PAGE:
From the course of biology and medicine, from our own life experience, we have all for a long time known, what bacteria are, why they can be dangerous for us, and how a single bacterial infection in our body can lead to life- threatening complications.
In the middle of the 20th century, a biggest weapon against bacteria was discovered – antibiotics. But with time flow, new discoveries and observations were recorded, and we found out what can prevent bacteria from being destroyed even by best and highly sensitive antibacterial medications.
So, our bacteria swim or float freely in liquids – in the water in your tap, in juice left sitting on the counter, or, if a person has a blood infection, even in human blood. Swimming allows bacteria to move around to find food, or move away from things they do not like, such as bright sunlight, or cells from the human body that want to eat, to destroy bacteria. But most bacteria would rather sit still than swim around. Sitting still takes less energy, and bacteria that sit in the right spot can wait for food to come to them. Sitting still is the first step in making so-called ‘bacterial biofilm’. The first bacterium that sits still will be joined by others, or bacteria can reproduce and make plenty of copies of itself. When more and more bacteria get together, they start to make sticky substances called extracellular polymeric substances (EPS) - those are long molecules made of sugar, fats, even DNA particles – and in this way ( creating biofilm) bacteria cover themselves to protect their entire existence from destruction.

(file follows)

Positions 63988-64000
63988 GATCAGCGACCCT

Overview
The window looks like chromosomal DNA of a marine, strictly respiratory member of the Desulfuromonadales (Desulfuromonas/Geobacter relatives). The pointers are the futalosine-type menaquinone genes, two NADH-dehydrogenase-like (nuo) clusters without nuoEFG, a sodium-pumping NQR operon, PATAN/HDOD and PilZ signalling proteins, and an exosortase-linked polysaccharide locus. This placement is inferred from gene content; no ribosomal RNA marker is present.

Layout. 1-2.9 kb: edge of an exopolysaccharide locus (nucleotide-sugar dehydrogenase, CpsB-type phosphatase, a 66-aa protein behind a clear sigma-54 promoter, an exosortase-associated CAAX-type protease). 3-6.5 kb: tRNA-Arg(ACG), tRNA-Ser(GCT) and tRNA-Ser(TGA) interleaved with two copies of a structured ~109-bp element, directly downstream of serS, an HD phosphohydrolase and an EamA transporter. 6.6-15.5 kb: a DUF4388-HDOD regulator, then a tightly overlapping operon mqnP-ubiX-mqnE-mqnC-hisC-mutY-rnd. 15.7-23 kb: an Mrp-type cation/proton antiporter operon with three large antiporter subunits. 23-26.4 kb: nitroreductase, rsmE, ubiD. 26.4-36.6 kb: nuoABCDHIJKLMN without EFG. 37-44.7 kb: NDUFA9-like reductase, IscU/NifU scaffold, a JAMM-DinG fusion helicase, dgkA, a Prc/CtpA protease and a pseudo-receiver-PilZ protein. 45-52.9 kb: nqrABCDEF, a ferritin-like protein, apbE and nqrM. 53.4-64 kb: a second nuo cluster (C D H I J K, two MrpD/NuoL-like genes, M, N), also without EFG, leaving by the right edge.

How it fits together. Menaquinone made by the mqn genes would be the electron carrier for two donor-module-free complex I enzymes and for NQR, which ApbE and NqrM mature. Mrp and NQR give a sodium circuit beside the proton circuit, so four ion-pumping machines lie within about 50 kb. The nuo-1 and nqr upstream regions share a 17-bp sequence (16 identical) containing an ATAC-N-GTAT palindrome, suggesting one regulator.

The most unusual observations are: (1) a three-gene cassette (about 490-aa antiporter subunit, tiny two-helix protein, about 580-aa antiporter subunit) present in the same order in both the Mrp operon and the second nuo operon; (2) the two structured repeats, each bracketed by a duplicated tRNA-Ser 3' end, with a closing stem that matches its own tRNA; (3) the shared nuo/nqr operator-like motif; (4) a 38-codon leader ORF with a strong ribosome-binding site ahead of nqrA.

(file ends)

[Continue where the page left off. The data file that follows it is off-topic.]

Biofilms are very common. The icky gunk in the bathroom drain is a biofilm. Scum covering a rock in a river is a biofilm. The mossy feeling your teeth get when you have not brushed them in a while. That is a biofilm on your teeth! Biofilms form on any surface that is wet and that has food for bacteria to eat.
The human body makes special cells that find and destroy bacteria. These special cells are part of our immune system. They, as well as antibiotics, are very good at fighting bacteria that are swimming around inside your body. If these bacteria are exposed to an antibiotic for long enough, the bacteria will die, and you will be cured of the infection. On the other hand, bacteria living in a biofilm cannot be killed by antibiotics. When the antibiotic comes along, it gets caught up in the sticky extracellular polymeric substances and does not even reach the bacteria! Some bacteria on the outside of the biofilm may be killed by the antibiotic, but the bacteria on the inside of the biofilm are safe. Bacteria at the bottom of the biofilm may be in a dormant, “sleeping” state, which makes them resistant to some kinds of antibiotics. This means, even if antibiotic gets inside a biofilm, it does not kill all the bacteria. In fact, it would take 1000 times more antibiotic to kill all the bacteria in a biofilm community than is needed to kill bacteria while they are swimming on their own. That would be so much antibiotic that it would kill the patient along with the bacterial infection! So, if antibiotics do not work, what can we do?
We can use the so- called -Biofilm disruptors:
The proper Biofilm protocol will be suggested in HHH Medical Center depending on your symptoms, infection site, severity of symptoms, antibiotic-resistance. And together we will be able to fight your chronic infection!